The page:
With parts of the Midwest setting records for wet weather this month, many eyes have turned toward the shorelines of the Great Lakes, which are experiencing an extended period of near-record high water levels. High water has wreaked havoc on public and private shorelines alike, eroding beaches, damaging seawalls, and threatening buildings. For many property owners, installation or repair of infrastructure such as breakwaters or bulkheads may be an attractive solution to limit future losses. But owners and their contractors must be careful to comply with state and federal laws that require permits for construction that impacts a navigable waterway.
Continue Reading Without Careful Permitting, Erosion Control Projects Can Lead to a Flood of Legal Headaches

The EPA’s controversial science adviser policy has suffered two more defeats following the recent Union of Concerned Scientists v. Wheeler decision, making three straight losses in court for the Trump Administration’s policy limiting scientist participation in U.S. Environmental Protection Agency advisory boards.
Continue Reading Three Strikes and the EPA’s Scientist Advisory Committees Directive May Be Out

A landmark Clean Water Act (CWA) decision by the U.S. Supreme Court presents an entirely new test to use to determine if a discharge requires federal permitting. Under the April 23 decision in Hawaii Wildlife Fund v. County of Maui, a National Pollutant Discharge Elimination System (NPDES) permit is required for groundwater discharges to “navigable waters” when the groundwater discharge is the “functional equivalent of a direct discharge” from a point source.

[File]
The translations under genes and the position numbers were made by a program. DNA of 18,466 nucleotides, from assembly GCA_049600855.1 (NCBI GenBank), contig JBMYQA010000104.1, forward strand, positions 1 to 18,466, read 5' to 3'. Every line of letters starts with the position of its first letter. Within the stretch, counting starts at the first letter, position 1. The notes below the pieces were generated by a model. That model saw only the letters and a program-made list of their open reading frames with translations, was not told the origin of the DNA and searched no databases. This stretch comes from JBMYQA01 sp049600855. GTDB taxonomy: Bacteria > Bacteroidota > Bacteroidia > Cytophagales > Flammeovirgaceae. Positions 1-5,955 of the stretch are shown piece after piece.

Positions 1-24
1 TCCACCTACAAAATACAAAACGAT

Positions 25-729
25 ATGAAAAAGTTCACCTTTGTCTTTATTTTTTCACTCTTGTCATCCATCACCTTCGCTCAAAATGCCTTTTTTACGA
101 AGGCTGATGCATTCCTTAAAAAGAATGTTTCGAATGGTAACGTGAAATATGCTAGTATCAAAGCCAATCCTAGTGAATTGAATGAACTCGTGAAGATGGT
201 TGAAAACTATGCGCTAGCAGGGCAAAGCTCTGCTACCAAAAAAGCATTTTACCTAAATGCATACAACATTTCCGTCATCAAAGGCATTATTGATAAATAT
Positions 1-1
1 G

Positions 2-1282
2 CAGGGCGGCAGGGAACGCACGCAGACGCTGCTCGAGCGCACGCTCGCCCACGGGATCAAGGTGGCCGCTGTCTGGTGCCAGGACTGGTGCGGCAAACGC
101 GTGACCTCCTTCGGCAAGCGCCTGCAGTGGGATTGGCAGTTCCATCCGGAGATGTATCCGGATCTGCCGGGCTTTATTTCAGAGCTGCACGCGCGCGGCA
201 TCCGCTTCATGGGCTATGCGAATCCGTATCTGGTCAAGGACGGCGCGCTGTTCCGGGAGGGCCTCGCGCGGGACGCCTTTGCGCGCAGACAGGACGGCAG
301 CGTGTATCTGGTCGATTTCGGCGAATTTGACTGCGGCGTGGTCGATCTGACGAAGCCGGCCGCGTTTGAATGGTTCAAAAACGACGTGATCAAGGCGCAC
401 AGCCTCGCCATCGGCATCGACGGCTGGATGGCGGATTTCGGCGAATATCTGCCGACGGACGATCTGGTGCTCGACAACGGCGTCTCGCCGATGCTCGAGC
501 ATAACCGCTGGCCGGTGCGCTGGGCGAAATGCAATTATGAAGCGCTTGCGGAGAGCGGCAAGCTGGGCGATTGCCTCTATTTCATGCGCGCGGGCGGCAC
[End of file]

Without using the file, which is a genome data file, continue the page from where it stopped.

Continue Reading Supreme Court Applies Entirely New Test to Determine Clean Water Act Applicability in Highly Watched Case

The U.S. Supreme Court recently decided Atlantic Richfield v. Christian, a Superfund case involving landowners who sought to use state law claims to compel Atlantic Richfield, the successor by merger to a copper smelting company, to perform a more extensive cleanup than federal regulators had required under the Comprehensive Environmental Response, Compensation, and Liability Act (CERCLA). While formally remanding the landowners’ claims to state court for further evaluation because the claims require the federal EPA’s permission to meaningfully proceed, the decision emphasizes the EPA’s continued primacy in remedial decision making. The decision should give a measure of comfort to parties performing federally supervised cleanups. But parties still may be vulnerable to state court claims by landowners that convince the EPA that the remedies they request do not threaten overall cleanups.
Continue Reading Three Takeaways from Atlantic Richfield Supreme Court Decision Emphasizing EPA Primacy in Remedial Decision Making

Environmental cleanup obligations can be among the most expensive liabilities and complex logistical challenges companies face. While some cleanup projects can be relatively minor in scope and occur in industrial areas far removed from where people live, other cleanup projects are essentially massive construction projects occurring in densely populated residential areas. In the best of times, these projects can involve large numbers of workers, vast amounts of equipment ranging from drilling rigs to barges, and take place over decades.  COVID-19 can pose major hurdles to such complicated work.
Continue Reading Five Key Highlights of EPA’s COVID-19 Guidance for Cleanup Sites